Reading is something I don’t do nearly enough. There are always so many things nipping at my free time, and since I’m such a slow reader – and not the kind of person who can retain info by just reading a few pages at a time – it is a practice that is often bumped for something else. So, like the pile of DVD’s on my coffee table, I also have a shelf of unread books. Koushun Takami’s Battle Royale is a novel I’ve had for a while, but its hefty size has always shifted it in the order. However, because of the impending Blu-ray release of its movie counterpart, I vowed to finally dig into it.
We all have films from our childhood that inspire us. Then, there are those special films that we pick up as adults, when we are far more jaded. For me, Battle Royale was one of those films. It’s an idea so simple, yet so subversive.
For the few people reading this who aren’t familiar with Battle Royale – and that number is rapidly dwindling with it now being incessantly compared to the popular Hunger Games series – it is a Japanese tale set in a dystopian future where a random class of school children are subjected to a yearly competition where they must kill each other off until one remains.
Comparing the book to the movie is a fascinating affair, as they both have their strengths. Obviously, the page has the advantage of going into detail about more than just the main characters. The book gives us a lot of background on some of the more interesting secondary players like computer-whiz Shinji Mimura and martial artist Hiroki Sugimura, who spends the entire game looking for his longtime crush Kayoko Kotohiki. There is also a lot of time devoted to my personal favourite, the devilish Mitsuko Souma. The movie does flash briefly on what spurred her psychosis, but Mitsuko is not a maligned outcast in the book, but rather the merciless leader of a female gang.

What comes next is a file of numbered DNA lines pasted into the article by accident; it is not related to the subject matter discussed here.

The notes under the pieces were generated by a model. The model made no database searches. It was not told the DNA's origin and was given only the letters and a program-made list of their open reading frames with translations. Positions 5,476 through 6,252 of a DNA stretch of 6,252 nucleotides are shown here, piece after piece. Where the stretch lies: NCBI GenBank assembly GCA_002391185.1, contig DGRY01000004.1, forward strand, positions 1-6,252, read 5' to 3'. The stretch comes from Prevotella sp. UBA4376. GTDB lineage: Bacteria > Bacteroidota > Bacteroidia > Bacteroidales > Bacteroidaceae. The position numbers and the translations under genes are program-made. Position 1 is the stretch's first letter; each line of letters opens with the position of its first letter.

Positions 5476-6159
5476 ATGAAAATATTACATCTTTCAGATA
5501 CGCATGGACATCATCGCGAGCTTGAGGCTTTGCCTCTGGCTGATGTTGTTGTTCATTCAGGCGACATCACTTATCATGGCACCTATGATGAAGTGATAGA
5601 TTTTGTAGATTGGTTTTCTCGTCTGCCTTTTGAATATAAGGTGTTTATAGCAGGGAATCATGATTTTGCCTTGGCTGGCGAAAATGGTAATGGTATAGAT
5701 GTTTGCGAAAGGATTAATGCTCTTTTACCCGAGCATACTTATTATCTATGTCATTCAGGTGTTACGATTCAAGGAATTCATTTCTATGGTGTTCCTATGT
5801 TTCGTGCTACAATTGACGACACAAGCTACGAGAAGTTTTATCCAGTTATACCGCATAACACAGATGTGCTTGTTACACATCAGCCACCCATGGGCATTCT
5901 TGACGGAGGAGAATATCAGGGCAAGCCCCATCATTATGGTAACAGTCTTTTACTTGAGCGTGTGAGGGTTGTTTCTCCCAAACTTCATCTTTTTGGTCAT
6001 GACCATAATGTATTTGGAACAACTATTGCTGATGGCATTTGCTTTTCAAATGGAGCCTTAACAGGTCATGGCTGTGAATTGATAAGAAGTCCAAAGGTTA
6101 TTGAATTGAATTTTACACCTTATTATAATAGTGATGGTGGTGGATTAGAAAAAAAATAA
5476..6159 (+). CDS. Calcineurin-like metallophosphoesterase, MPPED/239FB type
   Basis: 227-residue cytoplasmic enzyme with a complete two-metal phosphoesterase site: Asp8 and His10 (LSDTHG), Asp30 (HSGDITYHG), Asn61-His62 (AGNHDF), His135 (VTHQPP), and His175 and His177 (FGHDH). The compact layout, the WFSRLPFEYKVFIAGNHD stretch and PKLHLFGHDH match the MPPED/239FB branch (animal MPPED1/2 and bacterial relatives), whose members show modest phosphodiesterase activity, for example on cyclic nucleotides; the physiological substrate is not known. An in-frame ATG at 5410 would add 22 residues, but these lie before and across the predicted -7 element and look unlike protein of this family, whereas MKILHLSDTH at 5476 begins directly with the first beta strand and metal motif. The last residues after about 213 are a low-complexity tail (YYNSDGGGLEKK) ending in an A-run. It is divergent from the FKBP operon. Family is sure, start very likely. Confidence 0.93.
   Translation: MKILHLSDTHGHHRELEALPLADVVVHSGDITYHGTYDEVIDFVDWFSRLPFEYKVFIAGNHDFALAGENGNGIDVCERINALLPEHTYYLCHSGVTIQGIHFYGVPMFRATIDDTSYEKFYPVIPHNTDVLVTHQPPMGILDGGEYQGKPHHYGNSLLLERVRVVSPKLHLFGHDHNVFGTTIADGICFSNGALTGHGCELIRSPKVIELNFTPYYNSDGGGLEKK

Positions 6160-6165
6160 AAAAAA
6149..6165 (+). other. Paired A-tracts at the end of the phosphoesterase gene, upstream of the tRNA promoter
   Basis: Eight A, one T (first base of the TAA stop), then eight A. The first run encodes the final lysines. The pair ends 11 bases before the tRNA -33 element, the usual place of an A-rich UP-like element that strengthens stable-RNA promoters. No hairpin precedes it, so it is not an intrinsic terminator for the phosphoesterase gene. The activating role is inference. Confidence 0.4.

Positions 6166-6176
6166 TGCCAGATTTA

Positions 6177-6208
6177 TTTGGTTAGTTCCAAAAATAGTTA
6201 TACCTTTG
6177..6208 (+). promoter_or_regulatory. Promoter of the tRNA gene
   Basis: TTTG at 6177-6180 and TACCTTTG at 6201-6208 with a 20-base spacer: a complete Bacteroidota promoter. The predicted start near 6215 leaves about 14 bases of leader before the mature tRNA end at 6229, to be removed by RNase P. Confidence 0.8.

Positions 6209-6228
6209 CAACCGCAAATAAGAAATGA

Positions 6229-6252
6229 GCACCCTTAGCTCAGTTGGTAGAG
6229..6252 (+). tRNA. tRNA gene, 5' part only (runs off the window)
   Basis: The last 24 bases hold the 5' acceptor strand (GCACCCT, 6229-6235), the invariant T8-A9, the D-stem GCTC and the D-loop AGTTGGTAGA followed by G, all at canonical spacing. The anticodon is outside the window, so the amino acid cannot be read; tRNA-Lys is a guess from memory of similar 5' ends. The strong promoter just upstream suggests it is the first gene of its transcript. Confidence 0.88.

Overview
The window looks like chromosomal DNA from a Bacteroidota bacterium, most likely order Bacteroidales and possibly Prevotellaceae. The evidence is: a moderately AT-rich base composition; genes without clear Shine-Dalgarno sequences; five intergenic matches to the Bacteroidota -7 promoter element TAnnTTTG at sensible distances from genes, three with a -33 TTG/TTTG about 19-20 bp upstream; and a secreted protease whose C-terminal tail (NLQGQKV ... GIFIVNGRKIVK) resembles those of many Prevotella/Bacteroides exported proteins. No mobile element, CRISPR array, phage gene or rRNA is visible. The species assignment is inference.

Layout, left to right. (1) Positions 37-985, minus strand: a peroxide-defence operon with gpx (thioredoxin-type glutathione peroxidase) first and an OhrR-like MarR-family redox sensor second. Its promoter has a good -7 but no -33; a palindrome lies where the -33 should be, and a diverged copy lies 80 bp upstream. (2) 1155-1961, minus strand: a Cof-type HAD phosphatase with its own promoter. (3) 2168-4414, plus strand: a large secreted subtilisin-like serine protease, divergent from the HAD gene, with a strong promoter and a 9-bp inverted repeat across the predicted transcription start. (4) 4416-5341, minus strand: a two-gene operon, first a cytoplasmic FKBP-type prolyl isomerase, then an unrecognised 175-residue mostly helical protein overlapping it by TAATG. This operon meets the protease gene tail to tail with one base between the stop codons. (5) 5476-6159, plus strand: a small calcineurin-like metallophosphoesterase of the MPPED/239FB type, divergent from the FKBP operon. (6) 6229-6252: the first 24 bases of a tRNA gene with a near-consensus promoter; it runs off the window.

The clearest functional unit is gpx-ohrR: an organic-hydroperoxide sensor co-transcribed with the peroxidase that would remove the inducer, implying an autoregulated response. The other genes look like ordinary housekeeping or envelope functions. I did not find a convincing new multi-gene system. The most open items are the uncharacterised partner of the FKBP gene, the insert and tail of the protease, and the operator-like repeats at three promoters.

In the film, the dangerous “wild cards” Shogo Kawada and Kazuo Kiriyama are not exchange students that just appear in their classroom, but regular classmates. Although Shogo is a recent transfer to their class, he isn’t a stranger, and Kazuo is a feared gang leader and basically the male version of Mitsuko. I also feel the ending of the book is better, or at least less cheesy than the movie. The film’s conclusion was easier to shoot and better utilized its star, Beat Takeshi though.
On the flip side, there are a good number of things about the movie that bettered the book though. I think the setup of Kinji Fukasaku’s film is flawless and still remains one of my favourite openings of all-time.
The setup in the classroom is slightly different as well, but for the better. The main female character Noriko Nakagawa isn’t shot in the leg, like in the book, which makes her running around an island for the next few days a little more believable. Also, Yoshitoki Kuninobu’s death is a very dramatic demonstration of their explosive collars, which are all but absent from the literary version. Also, surprising as it may seem, there are far less gunfights in the movie. The amount of rounds fired off by Kazuo in the book is ridiculous.
As is the case with any screen adaptation, there is some stuff that didn’t make the film, but a lot did in some capacity. There are several things that are cleverly combined, so very little is lost. Lastly, I think the overall picture of a futuristic Japan in ruin is a lot easier to ingest conceptually than the book’s Greater East Empire dictatorship.
So, whether you watch the movie, read the book or even the accompanying manga, you really can’t go wrong here. Each all take advantage of their mediums to showcase a definite highlight in Japanese fiction.